In 1979 General Motors (GM) was the largest private employer in the country, with domestic employment peaking at a whopping 618,365. Worldwide, GM employed nearly 900,000 people. That same year, I started work as the new Treasurer for a 12,000 member, $28.9 million credit union in Winston-Salem called McLean Employees’ Credit Union.

This was a tough year for America, and it was not getting much better. Runaway inflation, recession, and a devastating oil embargo created a toxic economic environment for both businesses and consumers. GM car and truck sales plummeted 26%, causing the company to lose over $750 million in 1980. McLean Trucking Company was struggling with dramatically increasing operation costs and decreased demand for services. Although McLean Credit Union did its part to help both companies by giving Mr. John A. Clayton, Jr. a 1980 Chevrolet Chevette as part of a “Savings Express” contest the following year, it was becoming clear that the GM, McLean, and its credit union would require significant changes to stay afloat.

As I read about the GM bankruptcy in the news I can’t help but to think back to 1986 when McLean folded. Our members and employees were justifiably panicked, but we did everything we could to ease their transition to life after McLean Trucking Company. Thankfully, our credit union’s leadership had enough foresight to plan for this possibility, and started recruiting additional employer groups. Without increasing our membership base, our credit union very well may have collapsed with the McLean Trucking Company bankruptcy. Without this action, there is little chance that we would have had the resources to help the thousands of displaced truckers and support staff that we did.

Today, Members Credit Union is 51,000 members strong with assets topping $225 million. Our name is different, while our mission lives on. We have never been more dedicated to the credit union philosophy of people helping people. On July 1, we expanded our charter to serve anyone who lives, works, worships, or goes to school in Surry, Wilkes, or Yadkin county through a merger with Chatham Employees’ Credit Association in Elkin. This growth opens our doors to many more potential members and, more importantly, allows us to improve service offerings to all existing members. The opening of our Elkin office on July 1, our twentieth branch, is a perfect case in point.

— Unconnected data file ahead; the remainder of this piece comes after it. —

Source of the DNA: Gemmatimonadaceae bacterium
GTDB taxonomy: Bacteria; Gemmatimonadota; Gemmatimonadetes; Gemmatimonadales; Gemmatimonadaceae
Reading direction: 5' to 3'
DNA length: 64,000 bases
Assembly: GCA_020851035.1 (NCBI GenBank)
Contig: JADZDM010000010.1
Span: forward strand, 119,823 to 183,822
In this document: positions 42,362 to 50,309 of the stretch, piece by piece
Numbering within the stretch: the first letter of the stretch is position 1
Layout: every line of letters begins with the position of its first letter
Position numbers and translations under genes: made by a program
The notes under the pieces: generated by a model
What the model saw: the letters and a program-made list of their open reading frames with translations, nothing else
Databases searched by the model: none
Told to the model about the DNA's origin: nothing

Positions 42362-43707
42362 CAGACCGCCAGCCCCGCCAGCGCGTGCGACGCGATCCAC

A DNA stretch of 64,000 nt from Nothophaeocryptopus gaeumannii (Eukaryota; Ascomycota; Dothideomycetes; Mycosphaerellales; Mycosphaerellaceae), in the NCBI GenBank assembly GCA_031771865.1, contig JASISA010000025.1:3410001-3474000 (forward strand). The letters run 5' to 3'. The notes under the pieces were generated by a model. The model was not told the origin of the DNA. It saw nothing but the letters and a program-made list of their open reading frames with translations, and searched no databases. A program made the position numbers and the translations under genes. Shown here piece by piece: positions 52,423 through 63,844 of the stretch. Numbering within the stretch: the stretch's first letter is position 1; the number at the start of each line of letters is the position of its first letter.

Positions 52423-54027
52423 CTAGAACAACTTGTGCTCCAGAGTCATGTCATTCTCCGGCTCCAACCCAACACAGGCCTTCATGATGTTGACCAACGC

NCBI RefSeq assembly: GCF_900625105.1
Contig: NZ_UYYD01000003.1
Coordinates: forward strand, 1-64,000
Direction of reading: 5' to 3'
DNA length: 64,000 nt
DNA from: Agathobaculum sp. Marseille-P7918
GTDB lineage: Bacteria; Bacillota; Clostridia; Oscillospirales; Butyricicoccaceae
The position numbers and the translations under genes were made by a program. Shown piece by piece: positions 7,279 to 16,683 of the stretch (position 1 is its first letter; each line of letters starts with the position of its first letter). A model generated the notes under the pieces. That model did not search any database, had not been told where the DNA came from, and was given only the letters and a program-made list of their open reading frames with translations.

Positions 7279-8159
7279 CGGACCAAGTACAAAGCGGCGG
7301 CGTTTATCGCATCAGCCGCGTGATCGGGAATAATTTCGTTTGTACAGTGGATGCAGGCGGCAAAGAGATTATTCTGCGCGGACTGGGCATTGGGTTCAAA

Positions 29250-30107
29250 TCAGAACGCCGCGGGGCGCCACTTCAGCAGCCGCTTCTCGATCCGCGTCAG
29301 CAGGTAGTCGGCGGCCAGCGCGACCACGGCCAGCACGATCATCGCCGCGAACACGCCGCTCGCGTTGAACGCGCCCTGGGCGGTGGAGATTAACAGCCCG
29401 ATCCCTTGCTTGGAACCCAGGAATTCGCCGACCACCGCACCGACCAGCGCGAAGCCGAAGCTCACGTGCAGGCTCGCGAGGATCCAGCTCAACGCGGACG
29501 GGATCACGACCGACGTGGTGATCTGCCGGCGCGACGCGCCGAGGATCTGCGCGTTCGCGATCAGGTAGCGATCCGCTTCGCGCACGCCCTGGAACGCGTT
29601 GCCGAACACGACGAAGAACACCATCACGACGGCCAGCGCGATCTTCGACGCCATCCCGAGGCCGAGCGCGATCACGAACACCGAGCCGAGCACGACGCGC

I am optimistic that GM will do what McLean Employees’ Credit Union did, and make the appropriate, though painful, decisions needed to survive. If so, they may very well emerge leaner and more effective than ever. Their only chance at survival, however, is if consumers give buying American automobiles another chance. The federal government plans to back any GM warranty for vehicles purchased during the Chapter 11 Bankruptcy restructuring should the company go out of business, giving you some much-needed peace of mind. On top of that, there has never been a better time to find amazing deals on new or used American automobiles. Our credit union’s Invest in America program gives members huge discounts on Chrysler and GM vehicles.

If you are ready to buy a new vehicle, we can help. If you have an existing loan with another financial institution, we can help you with that as well. If you are looking for great rates on deposits, we can definitely help. If you have allowed us to serve you during this recession, or any other time in our 56 year history, thank you for allowing us to survive, thrive, and spread the powerful and distinct credit union difference.

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